Keeping Up with the Vegetable Garden’s Harvest

raspberriesMany gardeners start to feel overwhelmed this time of year, as what they are harvesting seems to want to take over their kitchens. There are a number of easy ways to deal with this wonderful problem and get control back:

For basil and many other herbs, simply cut, rinse off, pat dry, remove the leaves from the stems, and place in a freezer bag. Once frozen just crush up whatever you need in your recipes. Chives can be cut, rolled lengthwise in plastic wrap and frozen. Just slice off what you need later.

Tomatoes can just be tossed into the freezer, either whole or cut up. What’s wonderful is that when they thaw, the skins slip right off. We freeze a lot for soup in the winter, and for chili. The cherry types work especially well in casseroles. If you plan to can, freezing allows you to not heat up the kitchen in the summer months, but gives you the freedom to wait until after the frost and put up your jars on cooler days.

Likewise hot and sweet peppers can just be stemmed and tossed into the freezer. The sweets will get sweeter and the hots—whoa, Nellie! You can also chop them prior to freezing, which will save you time later. We make a hot sauce with a lot of our cayenne, tabasco, and Jamaican hot peppers. As they are harvested they are tossed into a jar of vinegar that’s kept in the refrigerator. When we have enough, the sauce making begins.

Hot peppers can also be stored Ristra style, by simply using a needle and thread through their stems to attach them together as they are harvested. Hang them up and they’ll be happy to dry for you. Chop them in a blender or food processor and you have Crushed Red Peppers.

You can also store any veggies you intend to pickle in vinegar. Not enough cucumbers yet, but too many to eat? Simply prep them and place them into a jar of vinegar and refrigerate until you have enough. Since vinegar is a natural food preservative, you can do this with whatever you intend to process this way. Zucchini pickles, Dilly Beans, and so forth can just be held in vinegar until you’re ready. Be sure to use fresh vinegar to process them though, as the water they emit will have reduced the acidity level needed for canning. For refrigerator pickles, make the brine and just add the cucumbers or other veggies as they come. You’re done!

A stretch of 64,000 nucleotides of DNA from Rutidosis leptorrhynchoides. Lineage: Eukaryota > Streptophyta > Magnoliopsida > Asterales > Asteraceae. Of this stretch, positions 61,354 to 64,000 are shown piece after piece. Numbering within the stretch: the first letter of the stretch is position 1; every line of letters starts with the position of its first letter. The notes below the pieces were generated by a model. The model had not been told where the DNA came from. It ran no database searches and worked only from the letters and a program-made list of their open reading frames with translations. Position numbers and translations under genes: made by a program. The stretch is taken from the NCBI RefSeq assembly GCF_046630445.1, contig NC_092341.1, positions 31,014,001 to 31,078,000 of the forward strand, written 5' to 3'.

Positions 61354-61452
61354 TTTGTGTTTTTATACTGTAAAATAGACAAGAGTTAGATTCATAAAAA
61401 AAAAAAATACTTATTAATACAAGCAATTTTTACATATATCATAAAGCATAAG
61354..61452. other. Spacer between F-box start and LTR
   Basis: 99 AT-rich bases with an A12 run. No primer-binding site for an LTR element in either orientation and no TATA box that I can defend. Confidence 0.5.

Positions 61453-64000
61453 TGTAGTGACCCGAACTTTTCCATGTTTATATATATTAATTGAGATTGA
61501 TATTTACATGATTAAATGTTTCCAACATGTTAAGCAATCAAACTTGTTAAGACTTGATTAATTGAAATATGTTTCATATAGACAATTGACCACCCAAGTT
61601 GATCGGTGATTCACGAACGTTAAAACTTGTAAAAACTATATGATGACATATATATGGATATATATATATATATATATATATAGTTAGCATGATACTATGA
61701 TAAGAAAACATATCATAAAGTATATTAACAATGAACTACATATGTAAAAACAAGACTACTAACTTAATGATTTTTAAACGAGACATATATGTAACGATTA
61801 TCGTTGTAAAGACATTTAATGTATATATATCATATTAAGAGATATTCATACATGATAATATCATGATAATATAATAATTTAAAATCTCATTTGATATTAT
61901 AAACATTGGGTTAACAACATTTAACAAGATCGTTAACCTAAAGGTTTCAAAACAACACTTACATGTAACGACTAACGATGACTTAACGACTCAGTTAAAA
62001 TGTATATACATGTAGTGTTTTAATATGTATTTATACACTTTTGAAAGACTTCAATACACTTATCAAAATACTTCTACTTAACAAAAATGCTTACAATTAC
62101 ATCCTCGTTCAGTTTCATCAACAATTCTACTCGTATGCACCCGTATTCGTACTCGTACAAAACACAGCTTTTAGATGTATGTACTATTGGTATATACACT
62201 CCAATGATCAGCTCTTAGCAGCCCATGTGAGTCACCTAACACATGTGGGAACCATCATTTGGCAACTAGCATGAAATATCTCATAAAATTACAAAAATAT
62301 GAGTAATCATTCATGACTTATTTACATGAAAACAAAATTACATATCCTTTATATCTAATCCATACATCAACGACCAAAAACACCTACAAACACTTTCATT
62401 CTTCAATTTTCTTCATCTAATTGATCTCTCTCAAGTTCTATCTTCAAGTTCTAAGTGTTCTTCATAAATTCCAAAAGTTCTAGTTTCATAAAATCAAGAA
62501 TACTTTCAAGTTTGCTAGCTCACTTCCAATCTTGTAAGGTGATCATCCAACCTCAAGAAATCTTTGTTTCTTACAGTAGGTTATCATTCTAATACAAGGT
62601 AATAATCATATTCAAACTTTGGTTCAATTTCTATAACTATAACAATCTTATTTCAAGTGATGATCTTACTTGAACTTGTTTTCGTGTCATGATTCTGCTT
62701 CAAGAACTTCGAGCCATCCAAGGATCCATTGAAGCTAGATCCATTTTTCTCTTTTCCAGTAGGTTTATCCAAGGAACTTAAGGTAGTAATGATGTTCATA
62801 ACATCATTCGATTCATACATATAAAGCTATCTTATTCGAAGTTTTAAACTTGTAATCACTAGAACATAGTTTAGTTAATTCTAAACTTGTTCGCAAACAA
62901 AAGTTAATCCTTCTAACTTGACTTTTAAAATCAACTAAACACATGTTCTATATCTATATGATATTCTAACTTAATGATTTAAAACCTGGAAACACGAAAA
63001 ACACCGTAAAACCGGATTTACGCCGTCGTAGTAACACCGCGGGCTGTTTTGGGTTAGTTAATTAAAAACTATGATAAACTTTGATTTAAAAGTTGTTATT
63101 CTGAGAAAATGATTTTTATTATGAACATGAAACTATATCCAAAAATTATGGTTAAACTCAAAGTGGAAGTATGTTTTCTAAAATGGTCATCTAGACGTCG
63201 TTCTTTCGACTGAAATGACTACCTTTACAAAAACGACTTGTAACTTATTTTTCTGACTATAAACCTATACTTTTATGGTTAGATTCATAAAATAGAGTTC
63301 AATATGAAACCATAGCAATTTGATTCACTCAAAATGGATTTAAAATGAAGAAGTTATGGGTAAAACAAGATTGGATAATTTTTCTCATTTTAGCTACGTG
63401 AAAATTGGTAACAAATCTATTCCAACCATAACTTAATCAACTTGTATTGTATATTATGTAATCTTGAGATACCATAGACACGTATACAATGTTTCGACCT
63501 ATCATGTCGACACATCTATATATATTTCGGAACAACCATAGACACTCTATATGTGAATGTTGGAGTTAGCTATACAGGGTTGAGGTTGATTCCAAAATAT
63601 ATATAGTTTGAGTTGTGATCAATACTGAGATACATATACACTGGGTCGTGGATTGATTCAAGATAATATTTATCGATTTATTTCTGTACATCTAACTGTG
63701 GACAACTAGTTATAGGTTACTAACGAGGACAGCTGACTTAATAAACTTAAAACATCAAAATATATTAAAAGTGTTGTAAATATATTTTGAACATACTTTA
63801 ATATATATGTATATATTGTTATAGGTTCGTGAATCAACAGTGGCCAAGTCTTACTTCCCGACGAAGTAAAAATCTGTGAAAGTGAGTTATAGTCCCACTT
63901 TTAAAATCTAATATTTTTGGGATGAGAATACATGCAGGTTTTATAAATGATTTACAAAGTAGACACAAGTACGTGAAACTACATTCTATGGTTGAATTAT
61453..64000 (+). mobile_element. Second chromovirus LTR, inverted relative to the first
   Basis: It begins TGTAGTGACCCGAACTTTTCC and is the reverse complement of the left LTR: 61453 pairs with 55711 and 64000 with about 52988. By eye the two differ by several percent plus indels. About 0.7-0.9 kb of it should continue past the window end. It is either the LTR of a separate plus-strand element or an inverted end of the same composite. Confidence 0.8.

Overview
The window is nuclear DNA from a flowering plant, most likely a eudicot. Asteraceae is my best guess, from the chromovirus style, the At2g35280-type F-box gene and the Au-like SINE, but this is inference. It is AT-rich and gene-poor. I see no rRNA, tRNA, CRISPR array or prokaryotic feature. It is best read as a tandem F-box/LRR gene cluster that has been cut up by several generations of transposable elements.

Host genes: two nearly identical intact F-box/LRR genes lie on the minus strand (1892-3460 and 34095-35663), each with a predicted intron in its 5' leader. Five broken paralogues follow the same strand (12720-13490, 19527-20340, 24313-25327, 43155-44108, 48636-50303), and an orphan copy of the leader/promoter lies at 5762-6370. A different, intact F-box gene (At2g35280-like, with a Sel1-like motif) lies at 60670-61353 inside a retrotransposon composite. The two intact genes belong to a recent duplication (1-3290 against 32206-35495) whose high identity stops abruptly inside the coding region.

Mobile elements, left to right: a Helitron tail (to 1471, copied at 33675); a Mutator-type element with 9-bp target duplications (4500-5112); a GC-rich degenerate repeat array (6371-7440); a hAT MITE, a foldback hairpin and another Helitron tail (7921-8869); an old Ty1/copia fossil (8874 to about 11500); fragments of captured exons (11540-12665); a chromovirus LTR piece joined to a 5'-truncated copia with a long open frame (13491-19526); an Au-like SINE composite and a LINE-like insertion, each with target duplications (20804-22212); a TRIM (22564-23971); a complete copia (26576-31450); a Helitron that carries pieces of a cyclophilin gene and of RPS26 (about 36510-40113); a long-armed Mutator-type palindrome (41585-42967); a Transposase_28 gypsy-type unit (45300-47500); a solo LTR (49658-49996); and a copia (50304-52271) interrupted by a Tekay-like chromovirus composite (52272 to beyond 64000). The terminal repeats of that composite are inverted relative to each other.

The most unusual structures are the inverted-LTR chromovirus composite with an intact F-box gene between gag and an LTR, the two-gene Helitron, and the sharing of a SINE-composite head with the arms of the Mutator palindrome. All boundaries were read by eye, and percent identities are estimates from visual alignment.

Onions, garlic and potatoes are usually harvested about this time of year. They are amongst the easiest as all they need is a few days to cure and they are good to go. Simply store them in a cool, dry spot.

Berries can just be sorted and tossed into the freezer to hold. They and a lot of tree fruits are also good to store using another natural preservative, alcohol. Whether it’s a simple infusion or a ‘bounce’ using alcohol and a little sugar, it’s a divine way to hold them until you have more time. Since they also make wonderful gifts, you’ll be saving more time and reducing your stress as the holidays approach.

Gardening Jones is a master gardener in Pennsylvania. Learn more at gardeningjones.com/blog.
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Learn how to can your harvest—and much more—in the book Homesteading.

Find delicious ways to use your homegrown vegetables in Recipes from a Kitchen Garden.

Make your harvest last longer with the advice in The Joy of Keeping a Root Cellar: The Ultimate Guide to Canning, Freezing, Drying, Smoking and Cellaring the Harvest.

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